How to Remove Mold and Scum From Your RV’s Exterior

If you’ve owned an RV for long, you probably already know that water is an RVer’s worst enemy. Why? Because water and moisture create mold, mildew, and dry rot. These things, if left unchecked, can quickly take over your tiny home-on-wheels, leaving you with serious and costly problems.

While the biggest mold, mildew, and rot issues occur within the walls and floor of an RV, it is also possible to find mold and mildew growing on the outside of your RV. This problem is not as urgent or serious as mold found growing in the RV walls or floors, but it should still be taken care of fairly quickly.

In this article we will discuss exterior RV mold removal as well as RV mold prevention, so you can get your RV cleaned up and looking spiffy and avoid this issue in the future.

Photo by Liftarn

The Importance of Mold Remediation

Before we begin, let’s discuss the importance of getting rid of mold on the outside of your trailer or motorhome. The first and most obvious reason for doing this is simply that these growths are unsightly, can cause stains, and could even result in your rig being turned away from some campgrounds and RV parks.

However, there is a more serious reason for RV mold removal. You see, this exterior mold and mildew, if left unchecked, could eventually sneak into cracks and crevices, making its way into the interior of your tiny home and causing sickness and rot.

Because figuring out how to get rid of mold inside a trailer or motorhome is much more difficult than figuring out how to get rid of mold that has grown on it, this is best avoided altogether.

The Best Mold Killer Solution

Obviously, you need to take steps toward removing any mold and mildew from your rig as soon as possible. The first step, of course, is finding a high-quality mold and mildew remover solution.

Our suggestion? Create your own mold cleaner. Not only is this DIY solution cheaper than store-bought products, we also feel that it is more effective in the vast majority of cases. In fact, this solution will even help with the dreaded black mold removal.

To make a DIY mold and mildew remover, simply mix a gallon bucket of hot water with a cup of powdered dishwashing detergent and a dash of bleach. This will cut right through the mold, mildew, and scum without hurting the paint or fiberglass.

Be sure to finish the job with a good rinsing and waxing. Note that we do not recommend using a power washer at any point in this process if it can be helped. A power washer can actually open up tiny holes or cracks in the sealant on an RV, causing leaks.

Photo by Larry and Teddy Page

How to Clean Mold from an RV Roof

Occasionally, campers will have issues with mold growing in their RV roof. For those with fiberglass roofs, this can be cleaned away in exactly the same way as mold spots on the siding are cleaned. However, if you have a rubber roof, the job becomes a bit complicated.

Wondering how to kill mold on your rubber roof? Some people recommend using a solution of warm water and a splash of bleach. This is the safest solution, as bleach won’t hurt your RV roof or siding.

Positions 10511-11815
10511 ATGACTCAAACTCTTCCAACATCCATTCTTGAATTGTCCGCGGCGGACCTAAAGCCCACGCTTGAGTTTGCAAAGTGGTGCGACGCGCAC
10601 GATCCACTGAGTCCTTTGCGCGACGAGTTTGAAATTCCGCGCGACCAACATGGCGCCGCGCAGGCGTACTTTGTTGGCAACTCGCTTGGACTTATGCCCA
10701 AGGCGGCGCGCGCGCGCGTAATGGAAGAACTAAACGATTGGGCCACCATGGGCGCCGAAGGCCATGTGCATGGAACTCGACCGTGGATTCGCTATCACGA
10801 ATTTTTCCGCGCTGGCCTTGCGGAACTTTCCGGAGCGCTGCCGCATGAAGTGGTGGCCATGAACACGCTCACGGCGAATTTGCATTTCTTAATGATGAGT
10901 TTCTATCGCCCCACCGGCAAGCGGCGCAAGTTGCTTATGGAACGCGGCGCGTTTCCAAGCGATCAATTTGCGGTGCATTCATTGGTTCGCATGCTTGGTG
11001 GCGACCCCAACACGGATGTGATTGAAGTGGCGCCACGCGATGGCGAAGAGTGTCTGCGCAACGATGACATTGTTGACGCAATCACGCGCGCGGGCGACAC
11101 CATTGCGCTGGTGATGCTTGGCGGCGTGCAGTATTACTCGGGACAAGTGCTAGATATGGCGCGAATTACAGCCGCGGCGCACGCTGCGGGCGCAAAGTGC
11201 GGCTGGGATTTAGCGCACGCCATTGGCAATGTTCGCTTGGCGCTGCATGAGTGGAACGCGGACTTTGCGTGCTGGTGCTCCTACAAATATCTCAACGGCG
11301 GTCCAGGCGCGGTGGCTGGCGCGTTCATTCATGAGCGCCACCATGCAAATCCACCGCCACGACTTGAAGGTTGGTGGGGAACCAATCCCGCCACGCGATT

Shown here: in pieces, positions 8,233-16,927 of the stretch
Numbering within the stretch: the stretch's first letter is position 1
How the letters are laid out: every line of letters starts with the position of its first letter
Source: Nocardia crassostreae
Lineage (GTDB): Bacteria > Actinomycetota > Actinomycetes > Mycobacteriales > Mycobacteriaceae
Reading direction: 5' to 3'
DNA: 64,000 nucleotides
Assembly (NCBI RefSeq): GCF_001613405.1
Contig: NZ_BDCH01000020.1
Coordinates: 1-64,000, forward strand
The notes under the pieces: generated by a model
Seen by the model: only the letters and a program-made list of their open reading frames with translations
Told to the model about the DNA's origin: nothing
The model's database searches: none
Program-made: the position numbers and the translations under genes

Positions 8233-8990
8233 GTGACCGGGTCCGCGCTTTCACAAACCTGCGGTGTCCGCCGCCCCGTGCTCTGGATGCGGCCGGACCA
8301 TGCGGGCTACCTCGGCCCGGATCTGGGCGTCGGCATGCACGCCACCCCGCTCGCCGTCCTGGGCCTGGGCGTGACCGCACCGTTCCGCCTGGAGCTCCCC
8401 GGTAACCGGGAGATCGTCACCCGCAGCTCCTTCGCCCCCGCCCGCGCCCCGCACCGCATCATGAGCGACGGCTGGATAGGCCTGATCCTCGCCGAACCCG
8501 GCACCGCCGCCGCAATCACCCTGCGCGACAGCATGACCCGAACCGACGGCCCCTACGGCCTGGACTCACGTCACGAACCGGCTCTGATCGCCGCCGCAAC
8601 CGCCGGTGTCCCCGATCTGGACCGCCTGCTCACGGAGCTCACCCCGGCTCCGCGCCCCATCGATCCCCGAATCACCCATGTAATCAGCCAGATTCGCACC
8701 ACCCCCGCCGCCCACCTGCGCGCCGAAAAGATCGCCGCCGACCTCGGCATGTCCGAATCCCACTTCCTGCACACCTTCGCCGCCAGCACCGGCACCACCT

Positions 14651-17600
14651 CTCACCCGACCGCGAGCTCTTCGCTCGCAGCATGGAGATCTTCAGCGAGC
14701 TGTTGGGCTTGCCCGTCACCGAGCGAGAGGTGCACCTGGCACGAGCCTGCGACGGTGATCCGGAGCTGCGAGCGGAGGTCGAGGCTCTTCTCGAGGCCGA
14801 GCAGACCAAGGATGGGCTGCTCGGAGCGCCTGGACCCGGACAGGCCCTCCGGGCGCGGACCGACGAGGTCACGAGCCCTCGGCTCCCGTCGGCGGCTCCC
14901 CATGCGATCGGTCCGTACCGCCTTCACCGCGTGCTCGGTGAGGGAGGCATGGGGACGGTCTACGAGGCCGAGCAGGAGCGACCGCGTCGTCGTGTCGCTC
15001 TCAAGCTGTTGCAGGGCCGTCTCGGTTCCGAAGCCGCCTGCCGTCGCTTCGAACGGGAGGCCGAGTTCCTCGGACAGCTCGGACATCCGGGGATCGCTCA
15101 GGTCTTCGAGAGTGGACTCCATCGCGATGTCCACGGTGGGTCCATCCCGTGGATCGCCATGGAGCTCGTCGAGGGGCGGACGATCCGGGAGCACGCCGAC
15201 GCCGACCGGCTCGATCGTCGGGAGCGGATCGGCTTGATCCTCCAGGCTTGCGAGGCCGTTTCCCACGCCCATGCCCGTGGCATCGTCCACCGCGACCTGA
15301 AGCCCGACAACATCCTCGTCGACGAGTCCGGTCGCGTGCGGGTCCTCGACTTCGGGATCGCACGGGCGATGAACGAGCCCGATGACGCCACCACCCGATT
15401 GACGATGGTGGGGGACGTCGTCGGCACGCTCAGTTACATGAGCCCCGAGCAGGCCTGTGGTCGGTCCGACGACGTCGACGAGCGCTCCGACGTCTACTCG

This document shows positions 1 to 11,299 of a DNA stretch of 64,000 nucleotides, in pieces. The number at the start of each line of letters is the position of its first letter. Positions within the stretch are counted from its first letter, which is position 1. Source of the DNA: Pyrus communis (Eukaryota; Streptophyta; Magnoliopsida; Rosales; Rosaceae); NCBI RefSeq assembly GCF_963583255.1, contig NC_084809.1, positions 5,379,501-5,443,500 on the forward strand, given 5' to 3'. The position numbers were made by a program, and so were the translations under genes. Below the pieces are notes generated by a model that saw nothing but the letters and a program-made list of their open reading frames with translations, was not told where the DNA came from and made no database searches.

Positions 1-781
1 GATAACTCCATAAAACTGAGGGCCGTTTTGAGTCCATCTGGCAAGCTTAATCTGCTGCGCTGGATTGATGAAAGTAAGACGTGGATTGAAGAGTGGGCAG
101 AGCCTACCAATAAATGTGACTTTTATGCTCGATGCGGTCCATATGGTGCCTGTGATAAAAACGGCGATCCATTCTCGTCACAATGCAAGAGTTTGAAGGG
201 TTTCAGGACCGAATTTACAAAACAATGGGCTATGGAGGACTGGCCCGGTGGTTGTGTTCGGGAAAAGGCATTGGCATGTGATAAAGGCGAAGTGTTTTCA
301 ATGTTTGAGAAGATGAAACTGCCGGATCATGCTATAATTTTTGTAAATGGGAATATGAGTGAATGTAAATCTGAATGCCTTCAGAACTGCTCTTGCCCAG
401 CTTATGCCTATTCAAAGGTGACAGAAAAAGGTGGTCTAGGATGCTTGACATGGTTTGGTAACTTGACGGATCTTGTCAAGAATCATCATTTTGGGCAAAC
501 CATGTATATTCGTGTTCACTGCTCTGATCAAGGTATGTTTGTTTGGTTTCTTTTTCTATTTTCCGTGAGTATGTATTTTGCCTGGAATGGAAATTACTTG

However, some people prefer to use Tilex, claiming it is stronger and more effective. This cleaning solution is safe for rubber roofs, but not necessarily for siding or decals. Therefore, you will want to be very cautious when using Tilex, making sure it doesn’t make its way down the sides of the trailer or motorhome during washing or rinsing.

How to Get Rid of Mold on an RV Awning

Another place where things like to grow is on RV awnings. This is likely because awnings spend much of their time rolled up, trapping water inside. Fortunately, an RV awning is fairly easy to clean as long as you have the right products to do so.

If you need to know how to get rid of black mold, scum, mildew, and other icky things growing on your awning, we highly recommend purchasing a bottle of the same Tilex mentioned above. This, along with a long-handled scrub brush, will make cleaning your awning a relatively easy task that can be done every few months and without too much hassle.

Of course, you will want to make sure to let your awning dry completely before rolling it back up. Otherwise, you’ll likely be faced with a dirty canopy once again the next time you open it up.

What Creates a Need for RV Mold and Mildew Removal?

What is it that causes cold and mildew to grow on the outside of a travel trailer or motorhome? Moisture, of course! Therefore, if you spend a lot of time in humid areas, you’re much more likely to deal with this issue.

Fortunately, there are ways to prevent—or at least reduce the severity of—exterior mold growth:

  • The first solution is simply to clean more often. If mold isn’t given a chance to grow, your RV will be much easier to clean. Therefore, we recommend washing at least every 3 months to catch mold and mildew before they get out of hand.
  • Parking in direct sunlight is also helpful. Mold likes dark and damp places, so keeping your rig out in the sun will discourage it from making itself at home on your tiny home.
  • Finally, avoid leaving wet spots anywhere on your RV. Give water an easy way off the roof by cleaning out the gutters on a regular basis, and make sure your awning is tilted slightly to encourage water to drip off of it. You’ll also want to be sure any slides and awnings are completely dry before bringing them in.

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